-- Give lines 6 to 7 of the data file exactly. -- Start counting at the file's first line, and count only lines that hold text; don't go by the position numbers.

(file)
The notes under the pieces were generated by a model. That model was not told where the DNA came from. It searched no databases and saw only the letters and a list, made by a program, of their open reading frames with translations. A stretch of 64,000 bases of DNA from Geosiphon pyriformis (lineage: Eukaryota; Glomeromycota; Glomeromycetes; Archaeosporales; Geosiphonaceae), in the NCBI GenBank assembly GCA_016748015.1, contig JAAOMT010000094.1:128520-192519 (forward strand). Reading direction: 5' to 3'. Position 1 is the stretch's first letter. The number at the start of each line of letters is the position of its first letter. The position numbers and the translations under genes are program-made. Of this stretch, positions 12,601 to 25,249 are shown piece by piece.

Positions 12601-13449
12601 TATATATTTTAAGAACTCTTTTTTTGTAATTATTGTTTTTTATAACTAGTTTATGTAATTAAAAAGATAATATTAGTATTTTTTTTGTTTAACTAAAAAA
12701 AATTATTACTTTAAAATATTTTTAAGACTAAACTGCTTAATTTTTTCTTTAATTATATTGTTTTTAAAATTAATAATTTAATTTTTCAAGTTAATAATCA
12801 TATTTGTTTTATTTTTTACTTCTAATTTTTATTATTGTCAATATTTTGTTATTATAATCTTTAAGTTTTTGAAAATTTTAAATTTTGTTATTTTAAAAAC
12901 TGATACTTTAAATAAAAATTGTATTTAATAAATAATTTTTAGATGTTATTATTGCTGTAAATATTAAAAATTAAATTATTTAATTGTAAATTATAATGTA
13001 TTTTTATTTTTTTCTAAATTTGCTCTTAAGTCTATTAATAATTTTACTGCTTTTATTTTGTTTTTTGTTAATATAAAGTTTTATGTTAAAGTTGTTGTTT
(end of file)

12901 TGATACTTTAAATAAAAATTGTATTTAATAAATAATTTTTAGATGTTATTATTGCTGTAAATATTAAAAATTAAATTATTTAATTGTAAATTATAATGTA
13001 TTTTTATTTTTTTCTAAATTTGCTCTTAAGTCTATTAATAATTTTACTGCTTTTATTTTGTTTTTTGTTAATATAAAGTTTTATGTTAAAGTTGTTGTTT